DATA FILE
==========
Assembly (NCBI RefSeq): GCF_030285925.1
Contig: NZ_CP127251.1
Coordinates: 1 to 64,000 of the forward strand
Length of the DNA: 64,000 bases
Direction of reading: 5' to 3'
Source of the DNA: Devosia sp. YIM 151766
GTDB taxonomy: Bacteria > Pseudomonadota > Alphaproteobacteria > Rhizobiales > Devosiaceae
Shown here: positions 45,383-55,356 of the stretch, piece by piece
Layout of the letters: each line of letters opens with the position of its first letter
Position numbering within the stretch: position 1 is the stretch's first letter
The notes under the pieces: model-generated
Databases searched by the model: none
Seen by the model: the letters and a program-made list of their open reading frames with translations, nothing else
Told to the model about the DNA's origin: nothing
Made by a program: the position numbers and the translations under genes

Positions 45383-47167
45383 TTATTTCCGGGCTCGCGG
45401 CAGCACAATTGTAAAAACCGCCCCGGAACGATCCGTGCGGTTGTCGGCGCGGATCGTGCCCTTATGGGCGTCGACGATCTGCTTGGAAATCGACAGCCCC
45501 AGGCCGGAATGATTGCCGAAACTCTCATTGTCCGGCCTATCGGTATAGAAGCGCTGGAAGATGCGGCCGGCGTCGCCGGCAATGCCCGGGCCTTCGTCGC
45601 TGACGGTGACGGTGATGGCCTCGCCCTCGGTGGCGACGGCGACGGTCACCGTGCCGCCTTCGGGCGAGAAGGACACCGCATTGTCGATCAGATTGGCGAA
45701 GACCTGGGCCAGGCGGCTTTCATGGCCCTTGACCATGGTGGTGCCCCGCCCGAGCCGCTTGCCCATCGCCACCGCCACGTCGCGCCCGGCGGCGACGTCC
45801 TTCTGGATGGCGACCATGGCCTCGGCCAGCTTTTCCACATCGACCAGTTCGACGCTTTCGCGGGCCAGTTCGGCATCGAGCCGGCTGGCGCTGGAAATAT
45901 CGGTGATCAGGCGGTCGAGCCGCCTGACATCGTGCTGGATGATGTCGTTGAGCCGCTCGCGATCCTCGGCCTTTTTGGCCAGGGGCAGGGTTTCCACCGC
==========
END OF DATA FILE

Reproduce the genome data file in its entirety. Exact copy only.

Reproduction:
Assembly (NCBI RefSeq): GCF_030285925.1
Contig: NZ_CP127251.1
Coordinates: 1 to 64,000 of the forward strand
Length of the DNA: 64,000 bases
Direction of reading: 5' to 3'
Source of the DNA: Devosia sp. YIM 151766
GTDB taxonomy: Bacteria > Pseudomonadota > Alphaproteobacteria > Rhizobiales > Devosiaceae
Shown here: positions 45,383-55,356 of the stretch, piece by piece
Layout of the letters: each line of letters opens with the position of its first letter
Position numbering within the stretch: position 1 is the stretch's first letter
The notes under the pieces: model-generated
Databases searched by the model: none
Seen by the model: the letters and a program-made list of their open reading frames with translations, nothing else
Told to the model about the DNA's origin: nothing
Made by a program: the position numbers and the translations under genes

Positions 45383-47167
45383 TTATTTCCGGGCTCGCGG
45401 CAGCACAATTGTAAAAACCGCCCCGGAACGATCCGTGCGGTTGTCGGCGCGGATCGTGCCCTTATGGGCGTCGACGATCTGCTTGGAAATCGACAGCCCC
45501 AGGCCGGAATGATTGCCGAAACTCTCATTGTCCGGCCTATCGGTATAGAAGCGCTGGAAGATGCGGCCGGCGTCGCCGGCAATGCCCGGGCCTTCGTCGC
45601 TGACGGTGACGGTGATGGCCTCGCCCTCGGTGGCGACGGCGACGGTCACCGTGCCGCCTTCGGGCGAGAAGGACACCGCATTGTCGATCAGATTGGCGAA
45701 GACCTGGGCCAGGCGGCTTTCATGGCCCTTGACCATGGTGGTGCCCCGCCCGAGCCGCTTGCCCATCGCCACCGCCACGTCGCGCCCGGCGGCGACGTCC
45801 TTCTGGATGGCGACCATGGCCTCGGCCAGCTTTTCCACATCGACCAGTTCGACGCTTTCGCGGGCCAGTTCGGCATCGAGCCGGCTGGCGCTGGAAATAT
45901 CGGTGATCAGGCGGTCGAGCCGCCTGACATCGTGCTGGATGATGTCGTTGAGCCGCTCGCGATCCTCGGCCTTTTTGGCCAGGGGCAGGGTTTCCACCGC